Tuesday 29 August 2017

Brooklyn Nine Nine: Season 4 ★★★★★

At the end of season 3 Jake Perolta (Andy Samberg) and Captain Holt (Andre Braugher) had been forced to take on alternate lives in Florida, and at the start of season 4 they have settled into their new lives well – both now have steady jobs and they are fully knitted into the community. Of course the real focus is taking down Figgis, while the rest of the squad back at home are being punished for the previous season’s events by undertaking the dreaded night-shift.

The first few episodes feel quite strange, what with Perolta and Holt being separated from the rest of the squad, but you’ll be pleased to know that this isn’t a permanent thing. Once they’re back from witness protection the team are in full-force again, yet some things have changed quite drastically since the pair last saw everyone else. 

Season 3 was really good, as all of the seasons have been, but the further I get into a series the more I worry that it’s going to fall flat (sadly not every season can be as iconic as comedies such as ‘Friends’, and so on). I was concerned that it might be time for ‘Brooklyn 99’ to lose its brilliance, but just a few episodes in and I could tell that we were still at top-quality comedy again. The jokes and one-liners are hilarious as always, and still Goor is finding ways to make us laugh when you’d think it would have got old by now. Braugher steals the show again as Captain Holt – the moments where he breaks character are particular funny in this season, and we get to see the bond between him and the squad deepen further.

Each season has a similar formula every time but comes up with slightly different ways of presenting it, be that through introducing new characters, reintroducing much-loved old ones, or mixing up things completely with unexpected scenes, such as a very dramatic experience for Gina (Chelsea Piretti) just before the mid-season break. This time round it’s less ‘Jake with another character’ and more focus on the rest of the team independently, such as Rosa (Stephanie Beatriz) and her hectic relationship with Adrian Pimento (Jason Mantzoukas), and several mini-crises that have to get resolved around the main story. There’s actually one really serious episode featured this season focusing on racism within the police force after Terry (Terry Crews) gets profiled by another cop – it’s very different to the usual style of Brooklyn 99 but it worked really well and made the viewer think between the gags.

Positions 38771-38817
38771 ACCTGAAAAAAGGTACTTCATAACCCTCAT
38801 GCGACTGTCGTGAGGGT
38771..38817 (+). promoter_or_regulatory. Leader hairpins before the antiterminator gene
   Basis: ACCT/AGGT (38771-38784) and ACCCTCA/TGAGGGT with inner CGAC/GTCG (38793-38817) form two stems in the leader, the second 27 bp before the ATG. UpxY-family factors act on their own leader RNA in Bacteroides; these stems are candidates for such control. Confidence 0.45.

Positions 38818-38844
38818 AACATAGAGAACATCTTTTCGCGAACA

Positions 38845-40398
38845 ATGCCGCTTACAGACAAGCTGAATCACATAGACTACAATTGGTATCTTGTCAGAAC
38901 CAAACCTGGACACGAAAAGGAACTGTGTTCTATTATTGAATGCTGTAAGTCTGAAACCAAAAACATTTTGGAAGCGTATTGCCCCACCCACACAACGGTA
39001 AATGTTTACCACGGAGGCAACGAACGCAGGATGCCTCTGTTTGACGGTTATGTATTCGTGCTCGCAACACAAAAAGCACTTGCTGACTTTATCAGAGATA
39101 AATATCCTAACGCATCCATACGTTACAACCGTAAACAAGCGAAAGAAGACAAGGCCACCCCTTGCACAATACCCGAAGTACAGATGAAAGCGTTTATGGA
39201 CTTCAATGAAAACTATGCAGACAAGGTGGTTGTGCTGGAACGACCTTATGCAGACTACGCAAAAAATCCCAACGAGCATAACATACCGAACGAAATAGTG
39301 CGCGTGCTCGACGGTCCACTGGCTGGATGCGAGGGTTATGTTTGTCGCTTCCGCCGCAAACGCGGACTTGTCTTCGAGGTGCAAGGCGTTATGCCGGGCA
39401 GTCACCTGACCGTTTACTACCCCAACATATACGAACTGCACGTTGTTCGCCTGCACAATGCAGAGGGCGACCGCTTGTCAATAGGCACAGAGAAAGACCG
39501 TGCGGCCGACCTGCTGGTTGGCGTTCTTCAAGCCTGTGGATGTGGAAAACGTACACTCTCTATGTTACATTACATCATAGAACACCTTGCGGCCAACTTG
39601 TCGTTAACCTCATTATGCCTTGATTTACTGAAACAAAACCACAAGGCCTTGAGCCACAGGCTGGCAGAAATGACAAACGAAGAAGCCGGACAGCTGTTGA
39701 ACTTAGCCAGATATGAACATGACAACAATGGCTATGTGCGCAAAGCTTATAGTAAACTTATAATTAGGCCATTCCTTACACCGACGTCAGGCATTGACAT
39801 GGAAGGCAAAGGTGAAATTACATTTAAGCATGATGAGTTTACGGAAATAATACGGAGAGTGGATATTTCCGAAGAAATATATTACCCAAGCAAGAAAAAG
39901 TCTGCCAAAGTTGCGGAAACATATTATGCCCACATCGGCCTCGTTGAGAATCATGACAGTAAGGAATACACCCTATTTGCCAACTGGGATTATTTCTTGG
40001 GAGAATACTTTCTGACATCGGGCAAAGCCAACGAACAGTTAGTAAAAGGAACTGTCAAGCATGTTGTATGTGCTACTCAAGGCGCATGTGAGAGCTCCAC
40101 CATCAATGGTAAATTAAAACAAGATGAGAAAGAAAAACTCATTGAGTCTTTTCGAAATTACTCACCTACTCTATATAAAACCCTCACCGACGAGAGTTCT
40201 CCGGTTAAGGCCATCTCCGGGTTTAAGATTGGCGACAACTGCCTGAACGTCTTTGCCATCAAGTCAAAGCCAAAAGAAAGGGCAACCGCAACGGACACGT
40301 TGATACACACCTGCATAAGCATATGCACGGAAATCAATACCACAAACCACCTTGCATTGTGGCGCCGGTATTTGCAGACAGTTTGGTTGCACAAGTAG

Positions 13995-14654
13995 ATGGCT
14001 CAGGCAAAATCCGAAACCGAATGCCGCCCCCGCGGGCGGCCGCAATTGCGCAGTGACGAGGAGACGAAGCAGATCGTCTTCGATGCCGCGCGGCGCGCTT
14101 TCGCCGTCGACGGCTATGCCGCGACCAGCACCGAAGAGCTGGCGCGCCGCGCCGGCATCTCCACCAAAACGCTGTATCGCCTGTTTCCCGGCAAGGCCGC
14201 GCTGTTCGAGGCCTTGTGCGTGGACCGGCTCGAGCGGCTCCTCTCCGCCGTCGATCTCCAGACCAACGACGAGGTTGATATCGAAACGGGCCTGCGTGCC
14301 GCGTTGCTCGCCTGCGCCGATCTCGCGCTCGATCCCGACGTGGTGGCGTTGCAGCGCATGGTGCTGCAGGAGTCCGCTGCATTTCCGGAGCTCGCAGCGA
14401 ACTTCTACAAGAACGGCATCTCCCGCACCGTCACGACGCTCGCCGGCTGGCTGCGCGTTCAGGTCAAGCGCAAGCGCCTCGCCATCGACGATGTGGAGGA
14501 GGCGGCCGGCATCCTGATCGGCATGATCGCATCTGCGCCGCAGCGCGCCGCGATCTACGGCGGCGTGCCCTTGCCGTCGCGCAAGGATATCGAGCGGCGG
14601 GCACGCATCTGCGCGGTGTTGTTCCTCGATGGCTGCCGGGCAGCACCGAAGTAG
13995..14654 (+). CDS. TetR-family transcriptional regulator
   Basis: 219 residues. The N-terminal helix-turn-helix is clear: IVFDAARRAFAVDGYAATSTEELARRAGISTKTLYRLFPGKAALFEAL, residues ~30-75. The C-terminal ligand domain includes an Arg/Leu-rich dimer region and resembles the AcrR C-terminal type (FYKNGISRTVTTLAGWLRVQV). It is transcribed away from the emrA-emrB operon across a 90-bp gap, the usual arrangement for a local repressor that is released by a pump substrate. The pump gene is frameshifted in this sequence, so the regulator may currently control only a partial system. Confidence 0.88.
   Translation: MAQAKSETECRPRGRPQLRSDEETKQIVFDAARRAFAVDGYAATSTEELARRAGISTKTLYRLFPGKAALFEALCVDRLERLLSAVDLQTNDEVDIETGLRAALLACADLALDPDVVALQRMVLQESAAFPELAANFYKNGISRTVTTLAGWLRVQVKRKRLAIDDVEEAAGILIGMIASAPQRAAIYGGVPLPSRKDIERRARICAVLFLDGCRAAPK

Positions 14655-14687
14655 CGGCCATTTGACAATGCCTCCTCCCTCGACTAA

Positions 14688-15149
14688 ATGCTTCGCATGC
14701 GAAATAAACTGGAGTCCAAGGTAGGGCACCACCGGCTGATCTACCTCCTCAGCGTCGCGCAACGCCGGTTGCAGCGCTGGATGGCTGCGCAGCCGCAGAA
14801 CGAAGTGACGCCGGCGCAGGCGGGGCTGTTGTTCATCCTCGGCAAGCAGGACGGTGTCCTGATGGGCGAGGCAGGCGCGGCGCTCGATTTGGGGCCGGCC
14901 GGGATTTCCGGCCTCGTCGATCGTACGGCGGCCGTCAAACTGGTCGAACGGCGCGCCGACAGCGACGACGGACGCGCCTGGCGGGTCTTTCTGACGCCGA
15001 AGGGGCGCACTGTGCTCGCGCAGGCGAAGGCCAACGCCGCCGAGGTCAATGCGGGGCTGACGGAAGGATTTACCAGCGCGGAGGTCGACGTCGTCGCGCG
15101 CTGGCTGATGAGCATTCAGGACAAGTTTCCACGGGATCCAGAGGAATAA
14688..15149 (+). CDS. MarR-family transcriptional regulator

One of the best parts of the season is getting to meet even more of Boyle’s (Joe Lo Truglio) crazy family – they’re so ridiculous that you can’t help but laugh, and despite the weirdness of the bunch you find yourself warming to them. Talking of weird, Hitchcock (Dirk Blocker) and Scully (Joel McKinnon Miller) are also excellent yet again this season – they don’t really change much, but it works. The most interesting change to see is how Charles develops after he becomes a father – and, how it impacts his relationship with both Jake and Terry in particular. In classic Goor style the season ends on another explosive cliff-hanger, meaning we’ll all have to wait  Autumn to find out how on earth it all gets resolved.

If you haven’t started watching ‘Brooklyn 99’ yet and you want something that will have you laughing until you cry every time, then you really need to get to it. As well as the humour the connection you develop with the characters is particularly strong, making the series one of my all-time American comedy favourites.


Hannah Read

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